127 F3d 496 Michigan Association of Homes and Services for the Aging Inc v. E Shalala & J

127 F.3d 496

54 Soc.Sec.Rep.Ser. 309, Medicare & Medicaid Guide
P 45,695
INC., a Michigan nonprofit corporation, Plaintiff-Appellant,
Donna E. SHALALA, in her capacity as Secretary of Health &
Human Services; Anthony J. Tirone, in his capacity as
Director, Office of Survey and Certification, Health
Standards and Quality Bureau, of the Health Care Financing
Administration, Defendants-Appellees.

No. 96-1833.

United States Court of Appeals,
Sixth Circuit.

Argued April 24, 1997.
Decided Oct. 7, 1997.
Rehearing and Suggestion for Rehearing En Banc Denied Dec. 17, 1997.

Richard J. Landau (briefed), Dykema Gossett, Ann Arbor, MI, Mark H. Gallant (argued and briefed), Cozen & O'Connor, Philadelphia, PA, for Plaintiff-Appellant.

Barbara C. Biddle (briefed), U.S. Department of Justice, Appellate Staff, Civil Division, Kathleen M. Mueller (argued and briefed), U.S. Department of Justice, Civil Division, Washington, DC, Mary S. Rigdon (briefed), Asst. U.S. Attorney, Office of the U.S. Attorney, Detroit, MI, for Defendants-Appellees.

Laurie J. Michelson (briefed), Butzel Long, Detroit, MI, Malcolm J. Harkins (briefed), Laura J. Oberbroeckling (briefed), Proskauer, Rose, Goetz & Mendelsohn, Washington, DC, James E. Stewart (briefed), Butzel Long, Ann Arbor, MI, for Amicus Curiae.

Before: MERRITT, RYAN, and GIBSON,* Circuit Judges.

MERRITT, Circuit Judge.

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An association of Michigan nursing homes brings a facial challenge to Medicare and Medicaid regulations and the defendants' policies and practices regarding nursing home examinations, certification, administration and enforcement and appeal. These regulations and policies implement the Omnibus Budget Reconciliation Act of 1987, which sought to reform the nursing home industry in response to class action litigation and studies critical of the industry.


In a comprehensive opinion, District Judge Edmunds dismissed the suit for lack of subject matter jurisdiction, concluding that the Association must exhaust its administrative remedies before pursuing an action in federal court. The Medicare Act, 42 U.S.C. §§ 1395cc(h)(1) and 1395ii, incorporates by reference the judicial review provisions for old age and disability claims under the Social Security Act. These provisions, 42 U.S.C. §§ 405(g) and (h), allow for judicial review "after any final decision of the Secretary" and disallow judicial review "except as herein provided." Section 405(h) then expressly disallows judicial review of administrative action under the general provisions supporting federal question jurisdiction found in 28 U.S.C. §§ 1331 and 1346. The courts have read Section 405(g) to require presentment of claims to the Secretary and exhaustion of administrative remedies, as in social security cases. The question before us is whether we should make an exception to the presentment and exhaustion of remedies requirements for this systemic, frontal attack on the regulatory scheme developed under the 1987 Act.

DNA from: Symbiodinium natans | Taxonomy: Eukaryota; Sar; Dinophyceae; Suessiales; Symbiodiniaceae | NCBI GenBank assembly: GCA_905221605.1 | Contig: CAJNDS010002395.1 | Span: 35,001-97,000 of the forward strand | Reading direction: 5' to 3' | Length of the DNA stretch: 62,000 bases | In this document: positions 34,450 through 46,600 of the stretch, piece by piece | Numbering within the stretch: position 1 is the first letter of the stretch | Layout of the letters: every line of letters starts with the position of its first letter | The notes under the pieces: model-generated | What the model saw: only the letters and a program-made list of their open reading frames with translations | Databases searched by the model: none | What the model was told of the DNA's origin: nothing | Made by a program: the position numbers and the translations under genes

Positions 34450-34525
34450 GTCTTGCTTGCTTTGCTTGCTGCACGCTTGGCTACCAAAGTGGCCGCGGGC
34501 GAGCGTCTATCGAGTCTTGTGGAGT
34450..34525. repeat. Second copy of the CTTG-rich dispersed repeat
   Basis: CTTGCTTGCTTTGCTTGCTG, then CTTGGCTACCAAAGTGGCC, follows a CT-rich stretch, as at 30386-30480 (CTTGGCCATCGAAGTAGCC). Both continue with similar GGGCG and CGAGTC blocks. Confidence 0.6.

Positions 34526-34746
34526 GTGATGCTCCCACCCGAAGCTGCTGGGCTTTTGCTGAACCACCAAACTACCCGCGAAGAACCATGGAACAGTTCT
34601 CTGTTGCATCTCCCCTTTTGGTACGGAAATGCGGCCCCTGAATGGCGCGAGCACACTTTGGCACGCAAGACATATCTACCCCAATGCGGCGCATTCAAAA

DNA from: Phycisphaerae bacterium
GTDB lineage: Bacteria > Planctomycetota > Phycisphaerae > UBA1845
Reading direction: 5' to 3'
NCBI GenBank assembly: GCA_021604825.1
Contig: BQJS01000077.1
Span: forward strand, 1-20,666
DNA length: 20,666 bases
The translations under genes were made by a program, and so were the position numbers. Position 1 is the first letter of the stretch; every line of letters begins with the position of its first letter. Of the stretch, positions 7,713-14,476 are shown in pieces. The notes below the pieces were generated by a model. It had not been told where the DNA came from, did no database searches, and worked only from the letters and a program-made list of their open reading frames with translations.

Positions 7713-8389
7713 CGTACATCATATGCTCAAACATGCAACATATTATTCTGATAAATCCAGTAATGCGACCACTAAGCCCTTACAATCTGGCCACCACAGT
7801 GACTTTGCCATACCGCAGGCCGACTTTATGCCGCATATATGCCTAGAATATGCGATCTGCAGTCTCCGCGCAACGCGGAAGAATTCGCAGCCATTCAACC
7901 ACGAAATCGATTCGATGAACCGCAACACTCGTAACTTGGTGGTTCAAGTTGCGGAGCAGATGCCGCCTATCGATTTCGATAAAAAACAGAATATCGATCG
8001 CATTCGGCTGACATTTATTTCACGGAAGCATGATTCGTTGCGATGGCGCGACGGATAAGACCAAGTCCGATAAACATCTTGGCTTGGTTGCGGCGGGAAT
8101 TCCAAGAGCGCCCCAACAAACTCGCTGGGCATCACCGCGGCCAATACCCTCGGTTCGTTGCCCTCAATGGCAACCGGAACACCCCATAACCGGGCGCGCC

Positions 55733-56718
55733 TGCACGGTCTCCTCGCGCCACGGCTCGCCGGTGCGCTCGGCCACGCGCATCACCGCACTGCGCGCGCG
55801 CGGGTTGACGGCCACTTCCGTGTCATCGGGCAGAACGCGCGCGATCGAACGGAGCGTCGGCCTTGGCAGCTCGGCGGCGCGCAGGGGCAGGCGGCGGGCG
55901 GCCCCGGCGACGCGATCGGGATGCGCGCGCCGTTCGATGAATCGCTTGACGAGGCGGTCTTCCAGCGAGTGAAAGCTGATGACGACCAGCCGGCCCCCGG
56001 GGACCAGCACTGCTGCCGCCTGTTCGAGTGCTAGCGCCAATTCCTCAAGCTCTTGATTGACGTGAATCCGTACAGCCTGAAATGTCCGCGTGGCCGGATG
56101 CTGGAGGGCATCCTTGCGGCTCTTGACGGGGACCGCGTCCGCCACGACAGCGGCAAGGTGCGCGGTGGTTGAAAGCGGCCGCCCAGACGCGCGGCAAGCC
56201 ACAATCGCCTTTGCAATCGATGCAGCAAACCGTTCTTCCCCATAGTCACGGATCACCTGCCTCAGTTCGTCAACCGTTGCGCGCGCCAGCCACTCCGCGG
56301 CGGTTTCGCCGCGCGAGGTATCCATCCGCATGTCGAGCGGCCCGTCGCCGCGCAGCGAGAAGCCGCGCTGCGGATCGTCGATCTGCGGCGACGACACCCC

The plaintiff nursing home group argues that its case comes within the exception to the exhaustion requirement that the Supreme Court recognized in Bowen v. Michigan Academy of Family Physicians, 476 U.S. 667, 106 S.Ct. 2133, 90 L.Ed.2d 623 (1986), and asserts that this exception includes general, systemic challenges to administrative rules, procedures, practices and customs used by the agency to evaluate nursing home care. It claims that it may bypass the restrictions on judicial review found in § 405(g) and (h) by attacking such agency policies generally.


We agree with the Court below that the plaintiff nursing homes must comply with the federal statutes requiring exhaustion of administrative remedies before coming to federal court.



The Michigan Association of Homes and Services for the Aging's members provide nursing home services under both the Medicare and Medicaid programs. The federal government funds the Medicare program, and administers it through the Department of Health and Human Services. The federal and state governments jointly fund the Medicaid program. Providers who participate in each program must comply with statutory requirements and with federal regulations implementing them.